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ND's seat belt law: Burgum 'absolutely' supports change to boost enforcement

North Dakota Gov. Doug Burgum stands behind a poster for the state's new traffic safety initiative, Vision Zero, Thursday, Jan. 18, 2018, at the state Capitol in Bismarck. John Hageman / Forum News Service 1 / 2
Col. Michael Gerhart, superintendent of the North Dakota Highway Patrol, speaks during an event unveiling the state's new traffic safety initiative, Vision Zero, Thursday, Jan. 18, 2018 at the state Capitol in Bismarck. John Hageman / Forum News Service 2 / 2

BISMARCK -- Gov. Doug Burgum said Thursday, Jan. 18, he would support a change in state law to boost enforcement of seat belt use, a move that the head of the North Dakota Highway Patrol said would save lives but could face skepticism from lawmakers.

North Dakota is one of 15 states with a secondary seat belt law for adults in a vehicle's front seats, according to the Governors Highway Safety Association, meaning law enforcement officers may only issue a ticket for not wearing one when another traffic violation takes place. Changing that to a primary law would allow officers to ticket drivers and passengers for failing to wear a seat belt even if they didn’t commit another offense.

Burgum said he would “absolutely” support a primary seat belt law, a declaration that drew applause during an event unveiling the state’s new traffic safety initiative, dubbed “Vision Zero,” at the state Capitol.

Failure to wear a seat belt is the leading contributor of motor vehicle deaths in North Dakota. The state recorded 55 unbelted fatalities last year, accounting for 61 percent of deaths in which a seat belt was available, a Department of Transportation spokeswoman said.

“Whatever allows more people or encourages more people to wear their seat belt will make a difference in traffic safety,” said Col. Michael Gerhart, superintendent of the North Dakota Highway Patrol. But Burgum, a Republican, said there could be a “collision against the culture of personal freedom in North Dakota where there could be resistance to that.”

Republican state Sen. Lonnie Laffen, chairman of the Senate Transportation Committee, said he wouldn’t support the change because of his libertarian leanings.

“I can’t imagine not wearing a seat belt, but at the same time I just don’t like seeing government rule everybody’s lives,” Laffen said.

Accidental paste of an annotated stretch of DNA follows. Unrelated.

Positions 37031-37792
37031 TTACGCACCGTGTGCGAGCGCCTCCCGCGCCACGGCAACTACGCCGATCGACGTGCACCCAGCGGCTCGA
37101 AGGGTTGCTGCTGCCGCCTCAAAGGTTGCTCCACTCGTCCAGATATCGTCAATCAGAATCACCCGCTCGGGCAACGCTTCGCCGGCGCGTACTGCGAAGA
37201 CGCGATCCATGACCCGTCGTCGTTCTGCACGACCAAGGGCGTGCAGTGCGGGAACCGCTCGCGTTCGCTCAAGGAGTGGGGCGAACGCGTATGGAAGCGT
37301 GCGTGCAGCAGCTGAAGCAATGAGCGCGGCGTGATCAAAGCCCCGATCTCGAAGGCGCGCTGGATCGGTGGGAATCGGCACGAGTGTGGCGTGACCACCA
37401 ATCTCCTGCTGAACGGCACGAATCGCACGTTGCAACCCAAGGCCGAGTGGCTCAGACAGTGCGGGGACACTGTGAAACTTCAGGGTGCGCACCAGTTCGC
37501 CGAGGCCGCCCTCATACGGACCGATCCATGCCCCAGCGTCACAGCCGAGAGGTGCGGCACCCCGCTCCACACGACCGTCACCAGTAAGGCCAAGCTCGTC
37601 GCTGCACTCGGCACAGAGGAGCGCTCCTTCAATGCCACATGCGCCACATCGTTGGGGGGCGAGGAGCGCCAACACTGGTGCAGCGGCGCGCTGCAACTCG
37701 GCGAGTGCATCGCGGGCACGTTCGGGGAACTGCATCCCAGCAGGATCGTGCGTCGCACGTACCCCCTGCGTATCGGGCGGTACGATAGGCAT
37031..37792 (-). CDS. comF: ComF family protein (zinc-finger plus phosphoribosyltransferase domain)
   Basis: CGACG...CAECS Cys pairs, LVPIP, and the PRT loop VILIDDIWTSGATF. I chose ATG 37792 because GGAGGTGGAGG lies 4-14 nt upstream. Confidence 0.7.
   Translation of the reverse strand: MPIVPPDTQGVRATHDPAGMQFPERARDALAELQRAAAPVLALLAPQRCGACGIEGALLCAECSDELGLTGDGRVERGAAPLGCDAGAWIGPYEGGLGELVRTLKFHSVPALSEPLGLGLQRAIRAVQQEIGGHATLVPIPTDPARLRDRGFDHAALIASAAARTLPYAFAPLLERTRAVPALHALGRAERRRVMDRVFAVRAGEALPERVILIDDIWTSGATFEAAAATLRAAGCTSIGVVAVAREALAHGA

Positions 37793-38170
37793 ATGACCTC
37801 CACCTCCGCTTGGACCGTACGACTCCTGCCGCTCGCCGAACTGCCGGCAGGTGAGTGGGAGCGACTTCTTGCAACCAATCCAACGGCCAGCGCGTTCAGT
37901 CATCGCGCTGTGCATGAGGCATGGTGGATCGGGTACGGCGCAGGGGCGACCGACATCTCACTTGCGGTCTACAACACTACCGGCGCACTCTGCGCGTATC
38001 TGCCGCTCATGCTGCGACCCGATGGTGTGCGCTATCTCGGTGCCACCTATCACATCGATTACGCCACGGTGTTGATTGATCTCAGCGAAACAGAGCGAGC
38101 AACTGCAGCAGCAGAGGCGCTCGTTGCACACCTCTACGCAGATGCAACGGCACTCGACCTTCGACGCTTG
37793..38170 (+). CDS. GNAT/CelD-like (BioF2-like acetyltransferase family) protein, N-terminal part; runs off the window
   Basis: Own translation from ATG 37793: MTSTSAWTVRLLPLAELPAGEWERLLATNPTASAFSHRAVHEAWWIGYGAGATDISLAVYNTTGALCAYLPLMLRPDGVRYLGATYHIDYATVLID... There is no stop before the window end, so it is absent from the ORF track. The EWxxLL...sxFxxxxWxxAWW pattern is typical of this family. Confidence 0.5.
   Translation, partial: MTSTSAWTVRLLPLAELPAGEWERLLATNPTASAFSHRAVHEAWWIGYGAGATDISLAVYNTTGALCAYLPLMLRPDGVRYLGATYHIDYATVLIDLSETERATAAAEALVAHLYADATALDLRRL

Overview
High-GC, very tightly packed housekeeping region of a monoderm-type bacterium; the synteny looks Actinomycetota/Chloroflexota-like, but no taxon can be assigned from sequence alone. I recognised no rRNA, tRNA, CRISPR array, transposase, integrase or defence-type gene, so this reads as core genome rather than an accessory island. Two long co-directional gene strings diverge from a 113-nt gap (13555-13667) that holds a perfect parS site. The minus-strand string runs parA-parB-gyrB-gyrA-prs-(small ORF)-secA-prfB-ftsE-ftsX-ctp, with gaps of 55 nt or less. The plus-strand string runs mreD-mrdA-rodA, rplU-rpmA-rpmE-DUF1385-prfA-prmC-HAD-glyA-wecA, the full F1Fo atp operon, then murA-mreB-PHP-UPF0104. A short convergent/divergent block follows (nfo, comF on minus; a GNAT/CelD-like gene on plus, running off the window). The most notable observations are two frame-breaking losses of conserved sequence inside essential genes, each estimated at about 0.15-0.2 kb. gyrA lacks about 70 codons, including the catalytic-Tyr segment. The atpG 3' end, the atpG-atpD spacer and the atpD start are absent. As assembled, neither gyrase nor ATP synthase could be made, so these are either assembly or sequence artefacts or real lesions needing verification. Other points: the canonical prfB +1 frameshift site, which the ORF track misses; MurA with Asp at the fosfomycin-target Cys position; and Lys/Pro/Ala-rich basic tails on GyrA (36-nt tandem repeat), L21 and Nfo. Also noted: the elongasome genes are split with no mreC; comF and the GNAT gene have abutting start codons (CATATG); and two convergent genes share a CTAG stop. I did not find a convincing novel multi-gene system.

Grand Forks Republican Rep. Mark Owens has tried passing legislation to make North Dakota a primary seat belt law state but said he encountered resistance from those who worried about restricting personal freedoms. Owens said the change could also help law enforcement catch drunk drivers. If an officer pulls over somebody for not wearing a seat belt and discovers they’re impaired, that prevents them “from running that stop sign 2 miles down the road where they were going to hit your aunt, your uncle, your sister, your brother had they not been stopped,” he said.

North Dakota law requires all front seat occupants to wear a seat belt, while those younger than 18 years old must be “properly restrained regardless of their location in a vehicle,” according to the Highway Patrol. Drivers may be stopped, however, if anyone in the vehicle under the age of 18 is not properly restrained.

In North Dakota, 81 percent of drivers and front seat passengers wear seat belts, compared with 86 percent nationally, according to 2012 figures cited by the Centers for Disease Control and Prevention.

Asked whether he wants tougher drunk driving policies, Burgum said he supports “whatever the best practices are that are going to help us get to zero” traffic fatalities. He said his administration will continue to meet with legislators to discuss policies that could turn into legislation proposed in the 2019 session.

The Vision Zero effort includes public education, working with lawmakers on state policy, “high visibility enforcement of existing laws,” technology advancements and infrastructure improvements, according to a news release. DOT Director Tom Sorel said the effort provides “a framework that guides all traffic safety initiatives in the state.”

“I believe we have the right conditions in our state, in North Dakota, to be the first state to zero,” he said.

John Hageman

John Hageman covers North Dakota politics from the Forum News Service bureau in Bismarck. He attended the University of Minnesota in the Twin Cities, where he studied journalism and political science, and he previously worked at the Grand Forks Herald and Bemidji Pioneer.  

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